Watch ‘The Bum Bandit’ yourself and tell me what you think:

This is Talkartoon No. 18
To the previous Talkartoon: The Cow’s Husband
To the next Talkartoon: The Male Man

‘The Bum Bandit’ is available on the French DVD Box Set ‘Betty Boop Coffret Collector’

Director: Ub Iwerks
Release Date:
 December, 1930
Stars: Flip the Frog
Rating: ★★½
Review:

Puddle Pranks © Ub IwerksAlthough released after four other cartoons, ‘Puddle Pranks’ is Flip the Frog’s second cartoon. It was made before Pat Powers had sold the series, and it’s the last in which he’s portrayed as a real frog, small in size and acting in nature. Powers was dissatisfied with this version of Flip, and in the subsequent films he would, like Mickey Mouse, be boy-sized and living in towns.

‘Puddle Pranks’ starts with a very Mickey Mouse-like scene, in which Flip drops by his girlfriend’s house to take her for a ride in a grasshopper-chariot. Soon they’re followed by a pelican, which eats the grasshopper(!), and threatens to eat the two frogs. Flip disposes of the pelican, and the two go for a swim. But suddenly, the pelican is back, and they are only rescued because the pelican is eaten by a large fish.

‘Like ‘Fiddlesticks‘, Flip’s first cartoon, ‘Puddle Pranks’ is well animated and joyful, but low on gags and rather boring. The short is almost evenly paced, which makes it rather tiresome to watch.

Watch ‘Puddle Pranks’ yourself and tell me what you think:

‘Puddle Pranks’ is available on the DVD ‘Cartoons That Time Forgot – The Ub Iwerks Collection Vol. 1’

Director: Burt Gillett
Release Date:
 November 20, 1930
Stars: Mickey Mouse, Minnie Mouse
Rating: ★★½
Review:

Pioneer Days © Walt DisneyIn ‘Pioneer Days’ Mickey and Minnie are pioneers travelling in a caravan through the Midwest.

After an all too long sing-and-dance-routine they are attacked by vicious wolf-like Indians. These bring in some spectacular animation: a dance with long shadows around a bonfire, a complex attack scene, and an impressive shot taken from one of the horses circling the encampment, showing a moving background of wagons in perfect perspective.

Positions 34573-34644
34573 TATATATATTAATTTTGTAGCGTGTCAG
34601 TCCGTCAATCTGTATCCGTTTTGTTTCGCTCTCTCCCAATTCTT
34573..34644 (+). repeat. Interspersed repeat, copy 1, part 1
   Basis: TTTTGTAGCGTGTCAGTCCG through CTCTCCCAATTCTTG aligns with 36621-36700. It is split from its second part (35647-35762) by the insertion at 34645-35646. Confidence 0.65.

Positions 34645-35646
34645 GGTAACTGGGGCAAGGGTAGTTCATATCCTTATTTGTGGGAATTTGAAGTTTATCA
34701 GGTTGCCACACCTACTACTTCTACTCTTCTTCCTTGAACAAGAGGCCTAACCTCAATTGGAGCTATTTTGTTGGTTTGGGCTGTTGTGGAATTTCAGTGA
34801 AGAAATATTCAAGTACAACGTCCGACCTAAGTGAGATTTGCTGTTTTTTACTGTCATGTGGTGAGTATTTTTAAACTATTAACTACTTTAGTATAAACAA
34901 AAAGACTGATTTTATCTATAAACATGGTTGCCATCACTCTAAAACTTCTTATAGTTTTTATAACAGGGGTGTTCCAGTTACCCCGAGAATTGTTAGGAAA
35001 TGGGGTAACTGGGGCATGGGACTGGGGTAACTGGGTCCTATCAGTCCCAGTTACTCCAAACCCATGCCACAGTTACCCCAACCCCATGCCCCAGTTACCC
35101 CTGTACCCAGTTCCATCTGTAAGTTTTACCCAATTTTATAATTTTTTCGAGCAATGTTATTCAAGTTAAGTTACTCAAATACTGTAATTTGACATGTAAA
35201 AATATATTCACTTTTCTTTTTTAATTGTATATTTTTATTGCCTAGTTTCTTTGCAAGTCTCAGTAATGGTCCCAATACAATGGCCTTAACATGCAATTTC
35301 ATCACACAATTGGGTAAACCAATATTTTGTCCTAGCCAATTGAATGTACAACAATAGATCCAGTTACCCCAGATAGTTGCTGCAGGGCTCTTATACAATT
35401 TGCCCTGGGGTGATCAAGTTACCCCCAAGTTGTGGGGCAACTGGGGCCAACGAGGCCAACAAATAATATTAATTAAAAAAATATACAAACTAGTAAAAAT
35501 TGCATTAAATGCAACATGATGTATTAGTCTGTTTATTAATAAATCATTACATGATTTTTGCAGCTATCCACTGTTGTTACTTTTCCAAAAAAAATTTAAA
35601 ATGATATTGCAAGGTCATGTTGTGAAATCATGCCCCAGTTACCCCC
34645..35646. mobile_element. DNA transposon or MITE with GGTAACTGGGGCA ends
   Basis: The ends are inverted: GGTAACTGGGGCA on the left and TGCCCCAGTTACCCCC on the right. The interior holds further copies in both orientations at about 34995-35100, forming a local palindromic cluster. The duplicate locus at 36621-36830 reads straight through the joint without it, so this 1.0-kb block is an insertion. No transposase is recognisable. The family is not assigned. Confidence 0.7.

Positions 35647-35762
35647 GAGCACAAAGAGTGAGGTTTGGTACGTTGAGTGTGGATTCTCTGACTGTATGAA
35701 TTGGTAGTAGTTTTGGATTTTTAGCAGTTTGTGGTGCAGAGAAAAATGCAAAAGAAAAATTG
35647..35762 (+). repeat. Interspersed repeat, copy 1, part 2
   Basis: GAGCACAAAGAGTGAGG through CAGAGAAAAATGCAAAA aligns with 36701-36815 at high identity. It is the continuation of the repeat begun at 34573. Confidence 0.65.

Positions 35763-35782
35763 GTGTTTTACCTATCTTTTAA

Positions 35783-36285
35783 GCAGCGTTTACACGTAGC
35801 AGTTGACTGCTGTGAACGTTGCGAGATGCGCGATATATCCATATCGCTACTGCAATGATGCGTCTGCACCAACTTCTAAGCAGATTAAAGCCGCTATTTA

Most spectacular is the fight between Mickey and a horrible Indian, who has kidnapped Minnie. The fight is shown in close-up, and contains quite some complex movements between the two. It’s scenes like these that show that Disney kept taking the lead in the animation field, ever pressing forward.

Of course, our hero saves the day: when he and Minnie pretend to be the cavalry all the Indians flee.

‘Pioneer Days’ is Mickey’s first of only a few films clearly set in another time period, and thus the precursor of ‘Ye Olden Days‘ and ‘The Nifty Nineties’. The film recycles some footage from ‘The Fire Fighters‘ of two dogs holding a bed to catch falling people.

Watch ‘Pioneer Days’ yourself and tell me what you think:

This is Mickey Mouse cartoon No. 24
To the previous Mickey Mouse cartoon: The Picnic
To the next Mickey Mouse cartoon: The Birthday Party

‘Pioneer Days’ is available on the DVD ‘Walt Disney Treasures: ‘Mickey Mouse in black and white’

Director: Burt Gillett
Release Date:
 August 18, 1930
Stars: Mickey Mouse, Peg Leg Pete, (Pluto)
Rating: ★★½
Review:

The Chain Gang © Walt DisneyIn ‘Gallopin’ Gaucho‘ Mickey had been depicted as a bandit, but it still comes as a surprise to see him being a prisoner in ‘The Chain Gang’. We’re sure some injustice has been done, and that Mickey is in fact innocent…

Mickey is imprisoned in a mixed prison (one of the inmates is a cow), where Peg Leg Pete is one of the guards. When Pete goes to sleep Mickey brings out his harmonica, like he did in ‘The Shindig‘ one month earlier, and starts playing Vernon Dalhart’s 1924 hit ‘The Prisoner’s Song’.

This leads to an unremarkable sing-and-dance-routine, which abruptly ends in a massive jailbreak. Mickey escapes, but is followed by two bloodhounds, possibly the most elaborately designed dogs hitherto. Animated by Norm Ferguson, these bloodhounds would become the prototype of Pluto later on. Indeed, the animation of the blood hound approaching and sniffing into the camera was reused for Pluto as late as 1939 for ‘The Pointer’. The real Pluto would appear on the screen two months later in ‘The Picnic‘, and even then he still was called ‘Rover’.

The ‘birth’ of Pluto is the single most important feature of this cartoon, although it’s also noteworthy for the presence of gags involving recurring characters (something pretty new at the time), and for the chase scenes, which contain some nice perspective effects.